Cara Bradley traces her current obsession back to college.
She was competing in her final school track race, and unlike before, she "experienced a surge of strength that didn't come from merely trying harder," she writes in her new book, On the Verge: Wake Up, Show Up, and Shine. Instead, it "seemed to emerge from a place where I felt clear, powerful and fully alive."
She ended up beating her personal record by 6 seconds.
She now refers to herself as a "human potential junkie," delving into the ways people can outperform even their highest expectations. She has worked as a mental-strength coach with the Villanova football team for 12 seasons. She worked with the basketball team for five, and although she wasn't with the NCAA champs this year, her book garnered a cover blurb from coach Jay Wright: "A must-read for anyone who is passionate about peak performance at home, at work and at play."
We recently spoke with Bradley, who lives in Wayne, about her book, her work with Villanova, and how the rest of us can excel.
What is the verge, and why is it important to be there?
The verge, the way I use the word, is actually this moment. It is the threshold between a moment ago and a moment from now. In my own experience, in my own inquiry as an athlete, a teacher, a businesswoman, and a human potential junkie, I have learned that when I can show up on the verge, in this moment fully, then I shine. I access my natural potential, my natural capacity to create, to communicate, to connect with others. My natural confidence shines through when I can just be right here, right now, beyond my busy mind, which includes doubts, fears, comparison, judgment, and all of the other mental junk that we carry around with us, day to day.
To show up on the verge, in this moment, is important in everything we do, from taking the last shot of the game to listening to our children tell us about their day at school.
Why is that so difficult?
We are conditioned to live in our busy minds. We walk around in our thoughts. We are being bombarded with information 24/7. We live in a world that reveres "crazy busy" as a sign of success. So it is difficult for us to show up in the moment - in this moment - unburdened. In contrast, there are moments all the time when we experience life as just a pure experience. When you notice a sunset or you smell your coffee or you hug your child. What I'm pointing to in my book is to start to notice the moments between thoughts, between busy-ness, between doing. The moments when you're fully present and fully engaged.
How do you work with athletes?
I help them become familiar with where their minds are when they compete. It's not your regular sports psychology. I put their bodies in physically challenging positions, and then make them look at their minds, to get to know what it feels like to doubt themselves. When they practice recognizing doubt, they can move through doubt much more quickly in competition. When the players get into an intense moment on the court, they've been there. They know exactly what they need to do.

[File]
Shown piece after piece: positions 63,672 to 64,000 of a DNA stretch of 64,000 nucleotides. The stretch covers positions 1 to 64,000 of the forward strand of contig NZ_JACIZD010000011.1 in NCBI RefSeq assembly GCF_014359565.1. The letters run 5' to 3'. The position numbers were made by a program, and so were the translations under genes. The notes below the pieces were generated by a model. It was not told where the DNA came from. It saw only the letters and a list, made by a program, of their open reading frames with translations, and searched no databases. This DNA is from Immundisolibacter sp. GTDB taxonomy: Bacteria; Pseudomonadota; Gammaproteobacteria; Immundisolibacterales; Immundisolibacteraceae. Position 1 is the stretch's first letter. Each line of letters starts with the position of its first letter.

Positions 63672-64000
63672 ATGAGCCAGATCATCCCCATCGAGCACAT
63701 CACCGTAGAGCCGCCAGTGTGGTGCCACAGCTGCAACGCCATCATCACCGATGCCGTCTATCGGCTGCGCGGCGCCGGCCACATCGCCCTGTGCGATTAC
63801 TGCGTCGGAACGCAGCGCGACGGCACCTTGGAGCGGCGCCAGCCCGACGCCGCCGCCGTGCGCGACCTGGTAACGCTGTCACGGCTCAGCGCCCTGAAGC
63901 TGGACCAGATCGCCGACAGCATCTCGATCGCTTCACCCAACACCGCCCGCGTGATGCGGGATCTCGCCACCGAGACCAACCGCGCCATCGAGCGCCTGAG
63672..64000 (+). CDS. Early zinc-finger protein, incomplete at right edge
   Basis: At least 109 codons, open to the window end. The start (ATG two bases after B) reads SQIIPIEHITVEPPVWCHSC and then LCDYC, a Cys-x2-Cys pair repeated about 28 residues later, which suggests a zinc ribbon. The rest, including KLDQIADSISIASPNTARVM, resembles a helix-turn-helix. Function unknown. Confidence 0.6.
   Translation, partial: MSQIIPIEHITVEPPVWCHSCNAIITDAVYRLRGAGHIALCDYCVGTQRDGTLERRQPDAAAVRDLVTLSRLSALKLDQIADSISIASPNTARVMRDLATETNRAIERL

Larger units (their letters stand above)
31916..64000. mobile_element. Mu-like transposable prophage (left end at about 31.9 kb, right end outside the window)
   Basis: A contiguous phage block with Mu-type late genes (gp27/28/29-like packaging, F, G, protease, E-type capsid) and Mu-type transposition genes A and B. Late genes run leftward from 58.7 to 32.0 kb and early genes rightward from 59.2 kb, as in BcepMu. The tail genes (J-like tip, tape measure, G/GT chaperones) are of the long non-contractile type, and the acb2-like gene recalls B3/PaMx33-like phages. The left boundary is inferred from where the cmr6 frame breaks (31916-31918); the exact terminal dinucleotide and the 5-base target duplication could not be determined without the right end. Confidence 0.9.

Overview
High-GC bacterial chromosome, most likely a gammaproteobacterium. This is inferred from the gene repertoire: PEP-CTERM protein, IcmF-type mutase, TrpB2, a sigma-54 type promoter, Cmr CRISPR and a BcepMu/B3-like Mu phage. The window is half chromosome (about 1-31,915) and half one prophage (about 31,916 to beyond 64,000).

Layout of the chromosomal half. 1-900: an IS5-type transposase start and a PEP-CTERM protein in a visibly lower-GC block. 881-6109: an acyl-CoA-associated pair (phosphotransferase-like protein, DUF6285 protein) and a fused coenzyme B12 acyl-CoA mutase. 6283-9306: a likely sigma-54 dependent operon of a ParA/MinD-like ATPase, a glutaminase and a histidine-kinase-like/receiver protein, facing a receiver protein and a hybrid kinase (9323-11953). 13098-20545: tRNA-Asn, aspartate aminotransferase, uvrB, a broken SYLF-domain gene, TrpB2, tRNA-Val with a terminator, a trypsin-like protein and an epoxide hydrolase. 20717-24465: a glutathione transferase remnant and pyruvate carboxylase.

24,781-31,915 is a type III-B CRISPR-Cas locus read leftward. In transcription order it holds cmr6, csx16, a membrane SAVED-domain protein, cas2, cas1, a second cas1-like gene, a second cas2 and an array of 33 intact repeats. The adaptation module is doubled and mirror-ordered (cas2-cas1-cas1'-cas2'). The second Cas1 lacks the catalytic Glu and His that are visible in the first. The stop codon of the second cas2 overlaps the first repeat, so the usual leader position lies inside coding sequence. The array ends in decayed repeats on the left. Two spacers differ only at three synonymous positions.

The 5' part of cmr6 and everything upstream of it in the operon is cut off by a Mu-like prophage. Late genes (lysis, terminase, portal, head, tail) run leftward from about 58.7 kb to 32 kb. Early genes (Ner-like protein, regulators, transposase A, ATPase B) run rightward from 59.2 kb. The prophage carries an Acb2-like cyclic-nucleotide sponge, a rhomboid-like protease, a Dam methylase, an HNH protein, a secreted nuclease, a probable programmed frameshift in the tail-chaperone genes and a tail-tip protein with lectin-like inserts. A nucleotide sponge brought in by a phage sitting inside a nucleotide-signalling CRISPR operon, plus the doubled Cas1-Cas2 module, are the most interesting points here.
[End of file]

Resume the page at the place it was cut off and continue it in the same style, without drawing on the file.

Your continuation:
I also help them to step beyond their busy mind, to train to become stronger at shifting beyond doubt, worry, fear, anxiety. We practice being present in my sessions with them, so that they become better at showing up in competition. The phrase I normally use with them, and I use it a lot, is that "drama drains and focus fuels." This really works with that population. Don't get caught in your head. Focus, and it will fuel you.
In one chapter, I describe work I did with a particular Villanova basketball player. This was in 2009, when they went to the Final Four. He would use the repeating phrase "fierce focus" before taking a foul shot. Fierce focus. Those words really work with athletes. It's training the mental muscle. I train them to stay composed in the fire of competition.
How does this relate to the rest of us?
In every moment, we have an opportunity to show up for our lives. Every single moment, we have an opportunity to be right here, right now. And when we do, when we can step into this moment, fully available, curious and open to whatever is arising, we shine. We access our natural potential, our intelligence, our intuition. When we're stuck in our busy mind - whether it be in a conversation, in the boardroom, or a difficult situation at home - if we're stuck in our own judgments or needs or wants for the outcome, when we get stuck in our head, we lose our capacity to fully read a situation. When we show up, we can read situations much, much better.
Give us a teaser of some of the techniques you describe in the book and on the associated free app.
I have what I call primer practices. They are simple, easy-to-do, five-minute practices. What I suggest is: Throughout the day, start to recognize these glimpses of being alive. Recognize the brilliance of the blue sky, the smell of the newly cut lawn. Recognize how your body feels in the sunshine. Start to recognize these moments between thoughts, when you're not so busy, these moments when you feel awake and engaged in life. The more we recognize them, the more we're going to start to trust these moments as being real-deal moments, this is how we cultivate our capacity to show up in the moment.